# Interface:Complex numbers

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Classical propositional calculus, first-order logic, set theory |

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This file contains the basic operations on complex numbers: addition, subtraction, square roots, and so on. It also contains a variety of convenience theorems and notations; for a minimal set of theorems/axioms sufficient to define the complex numbers see instead Interface:Complex number axioms.

We build on propositional logic, first-order logic, and set theory.

## Contents

## Complex numbers[edit]

There is a set of complex numbers. As a convention, we tend to use `z`

and `w`

to refer to complex numbers, although using these names does not by itself ensure that a term is a complex number rather than a set of numbers or a relation or something else.

The complex numbers are closed under an addition operation, which is commutative and associative.

The complex numbers are closed under a multiplication operation, which is commutative and associative.

Multiplication distributes over addition.

There is a complex number `1`

, which serves as a multiplicative identity.

There is a complex number `0`

, not equal to `1`

, which serves as an additive identity.

There is a complex number `i`

for the square root of negative one.

## Real numbers[edit]

There is a subset of the complex numbers called the real numbers which are closed under addition and multiplication. We conventionally use `a`

, `b`

, and `c`

to refer to real number terms, and `x`

and `y`

for real variables.

Any complex number can be written as real and imaginary parts.

### Numerical constants[edit]

There is not (yet at least) any particularly convenient way of expressing integers short of defining each one, so here are some of the more commonly used ones.

### Additive inverse and subtraction[edit]

Any complex number has an additive inverse, and for a real number the inverse is real. Our notation is `- a`

for the additive inverse of `a`

.

We can subtract any complex (real?) number from another. In case your screen doesn't show it clearly, the minus sign is a different character (longer) than the negation sign above.

Subtracting a number from itself yields zero.^{[1]}

The difference between two numbers is zero if and only if they are equal.^{[2]}

#### Properties of negation[edit]

Negation distributes across multiplication in the familiar ways.^{[3]}

Negating a subtraction is the same as reversing the operands to the subtraction.^{[4]}

### Multiplicative inverse and division[edit]

Every nonzero complex number has a multiplicative inverse.^{[5]}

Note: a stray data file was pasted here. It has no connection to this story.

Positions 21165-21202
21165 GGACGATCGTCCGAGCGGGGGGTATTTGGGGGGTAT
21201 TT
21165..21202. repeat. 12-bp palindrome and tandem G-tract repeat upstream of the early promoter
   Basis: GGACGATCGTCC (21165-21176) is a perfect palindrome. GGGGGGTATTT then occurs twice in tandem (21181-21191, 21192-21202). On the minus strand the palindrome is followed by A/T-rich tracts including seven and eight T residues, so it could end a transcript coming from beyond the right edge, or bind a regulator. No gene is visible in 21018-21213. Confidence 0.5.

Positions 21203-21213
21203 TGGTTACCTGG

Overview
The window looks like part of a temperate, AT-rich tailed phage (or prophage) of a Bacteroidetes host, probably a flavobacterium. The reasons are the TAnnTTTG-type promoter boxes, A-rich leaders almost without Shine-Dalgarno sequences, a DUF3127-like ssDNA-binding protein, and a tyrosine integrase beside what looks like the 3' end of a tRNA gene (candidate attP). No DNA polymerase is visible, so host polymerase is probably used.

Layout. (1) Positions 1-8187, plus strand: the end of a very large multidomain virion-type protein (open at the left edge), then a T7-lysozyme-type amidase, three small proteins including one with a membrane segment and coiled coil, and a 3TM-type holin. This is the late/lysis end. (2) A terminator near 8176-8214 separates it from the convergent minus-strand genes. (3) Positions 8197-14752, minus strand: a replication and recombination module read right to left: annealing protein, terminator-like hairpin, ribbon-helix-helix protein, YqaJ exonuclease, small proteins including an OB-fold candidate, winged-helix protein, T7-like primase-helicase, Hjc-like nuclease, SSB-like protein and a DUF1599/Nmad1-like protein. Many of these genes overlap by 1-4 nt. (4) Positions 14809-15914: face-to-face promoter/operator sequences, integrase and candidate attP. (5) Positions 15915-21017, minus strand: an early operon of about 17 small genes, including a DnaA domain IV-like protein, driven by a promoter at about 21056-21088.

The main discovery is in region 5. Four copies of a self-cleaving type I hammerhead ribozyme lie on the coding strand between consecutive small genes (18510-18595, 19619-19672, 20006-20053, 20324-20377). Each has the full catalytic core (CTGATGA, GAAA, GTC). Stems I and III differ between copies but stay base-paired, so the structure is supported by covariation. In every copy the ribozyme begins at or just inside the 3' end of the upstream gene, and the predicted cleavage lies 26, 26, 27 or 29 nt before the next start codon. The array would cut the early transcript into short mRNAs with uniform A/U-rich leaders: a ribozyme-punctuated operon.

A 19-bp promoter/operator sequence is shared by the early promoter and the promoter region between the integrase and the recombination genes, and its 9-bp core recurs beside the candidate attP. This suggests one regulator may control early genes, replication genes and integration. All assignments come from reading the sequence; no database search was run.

The reciprocal of a real number is real. We state this two ways, once with `1 / a`

and once with `∃`

.

We can divide any complex number by any nonzero complex number.^{[6]}

## Order on the reals[edit]

We define a total order on the reals, which is consistent with addition and multiplication.

Any nonempty set of real numbers which is bounded above has a least upper bound (supremum) which is a real number. This property distinguishes the reals from the rationals. It is this property which causes us to build the reals on top of set theory, instead of just first-order logic, as it involves sets of reals not just individual real numbers. The statement of the axiom is as in metamath (modulo variable renamings and notation changes); the occurence of `bound`

in the second part might better be read as "would-be upper bound" as of course the point is that it can't be less than the supremum and still be an upper bound.^{[7]}

## Squares and square root[edit]

At least for now, we notate the square of `z`

as `z · z`

. We have not yet developed exponentiation, which might treat `z`

squared as a special case of `z`

to an integer power.

### Squares[edit]

The square of a real number is nonnegative.^{[8]}

### Square root[edit]

We can take the square root of any complex number. The square root of a nonnegative real is real.

## Builders[edit]

Here we supply builders for each operation.

Although the builders are not interesting unless `A0`

and so on are complex numbers, we state them without restricting them to complex numbers. However we define the sum of two sets which are not complex numbers, it is no hardship to make that definition obey the builders.

### Convenience builders[edit]

The following builders, of course, follow from the ones above.

This interface contains statements which are not yet proved, but could be. You can help wikiproofs by creating a proof module which will eventually export this interface. A good starting point would be Interface:Complex number axioms. See Help:Contents if you haven't yet figured out how to edit and write proofs, or ask at WP:TEA if you have any questions.

## References[edit]

- ↑ subid, metamath's set.mm, accessed 2011
- ↑ subeq0, metamath's set.mm, accessed 2011
- ↑ mul2neg, metamath's set.mm, accessed 2011
- ↑ negsubdi2, metamath's set.mm, accessed 2011
- ↑ reccl, metamath's set.mm, accessed June 9, 2011
- ↑ divcl, metamath's set.mm, accessed June 9, 2011
- ↑ axsup
- ↑ msqge0, metamath's set.mm, accessed April 16, 2012